twentyone

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  1. Historically, isn't the statistical differences between players at the all star break, narrower than they are at season end? I did't put much thought into the percentage that I used. Maybe your percentage is more accurate. I'm more than happy to give you that. I just think this year there is going to be a bigger cluster of players at the median, and less of a gap between average, and superior. And if that is the case, that somehow I should alter my approach to drafting than I would during a normal season.
  2. Naturally, for the same amount of innings, the better pitcher should perform better. But, my concept is that the gap between top tier and 2nd/3rd tier will be less substantial than a typical 162 game year. Normally, week in/week out, they would gradually pull away, and assert their dominance and consistency over the long haul but, with a drastically shorter season, they aren't going to pull away as much. To your example: In a points league, over 162 games, lets say Cole outscores Giolito by 15-20%. Is Cole still going to outscore in by the same percentage over a substantially smaller sample? Because my hunch is that he still outscores him, but, by a smaller margin (maybe 5-10%). Meaning someone doesn't lose out as much by passing on a top tier pitcher.
  3. if this isn't filled yet. i'm interested..... mybusinessmailgoeshere@gmail.com send me a dm or respond to this post if you do send me an invite. as the address says, my business mail goes to this address. don't want to miss it.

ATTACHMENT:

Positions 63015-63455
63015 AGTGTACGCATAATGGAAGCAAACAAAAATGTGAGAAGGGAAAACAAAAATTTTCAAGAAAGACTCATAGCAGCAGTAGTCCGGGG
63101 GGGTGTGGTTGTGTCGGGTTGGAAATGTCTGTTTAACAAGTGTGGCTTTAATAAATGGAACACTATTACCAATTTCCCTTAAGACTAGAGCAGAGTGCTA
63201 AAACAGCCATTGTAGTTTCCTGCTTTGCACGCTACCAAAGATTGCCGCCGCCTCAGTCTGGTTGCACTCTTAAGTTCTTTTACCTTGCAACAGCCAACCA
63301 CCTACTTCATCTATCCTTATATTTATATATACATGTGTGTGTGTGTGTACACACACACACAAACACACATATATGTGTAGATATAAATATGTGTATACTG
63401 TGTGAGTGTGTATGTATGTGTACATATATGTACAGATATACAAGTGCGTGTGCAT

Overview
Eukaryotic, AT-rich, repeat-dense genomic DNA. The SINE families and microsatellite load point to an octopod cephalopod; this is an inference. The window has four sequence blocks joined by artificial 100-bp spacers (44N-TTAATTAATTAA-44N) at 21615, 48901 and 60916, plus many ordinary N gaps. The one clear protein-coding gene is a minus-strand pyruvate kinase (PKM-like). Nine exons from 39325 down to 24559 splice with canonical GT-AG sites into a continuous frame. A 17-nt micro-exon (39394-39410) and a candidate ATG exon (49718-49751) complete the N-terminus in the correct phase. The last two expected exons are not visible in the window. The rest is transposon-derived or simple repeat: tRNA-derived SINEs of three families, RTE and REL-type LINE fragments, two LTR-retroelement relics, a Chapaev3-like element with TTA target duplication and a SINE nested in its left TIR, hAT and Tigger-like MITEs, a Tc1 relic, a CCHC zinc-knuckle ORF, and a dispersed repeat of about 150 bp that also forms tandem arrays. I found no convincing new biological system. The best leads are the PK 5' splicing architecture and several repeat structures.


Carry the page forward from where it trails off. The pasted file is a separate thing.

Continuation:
4. I respectfully disagree about what you're saying about aces. I think that it is less important to draft an ace arm this year. When it is all said and done, I'm sure so statistically intelligent website like Fangraphs will be able to prove (or disprove) this but, I think the potential flaws of 2nd and (maybe even) 3rd tier pitchers will be less magnified over a shorter season. Aces are aces because they provide superior numbers, week in and week out, over the long haul. Granted, I play in a H2H points league, so, maybe it is different than roto but, I feel like prime example: last year Matthew Boyd was higher in points standings at the end of July than where he ended up. If end of July was end of season, he would have been even more of a stud arm. At least in a points league, a Verlander/Cole/Buehler will be less better than a Luis Castillo/Giolito/Corbin in a 3-4 month season, than they would be over a normal season.
  5. league settings link doesn't allow me to view your league settings
  6. I haven't read a whole lot of what MLB's strategy is going to be to get in as many games as possible. Is it widely accepted that there are going to be a lot of doubleheaders? I just came across the following: the current CBA allows for just one pre-scheduled day-night doubleheader — which allows for two games and two sets of fans in attendance — and three twi-night doubleheaders — in which two games are played, with one in the afternoon followed immediately by another at night — per season. In reading threads on Rotoworld, I've felt more convinced that with the shortened season, elite arms are substantially nullified, because innings limits won't be an issue for rookie pitchers. And guys that normally throw 125-150 innings are more on equal footing with top tier pitchers, because from a numbers standpoint, it is highly likely that there will be more pitchers that will throw max innings in a shortened season.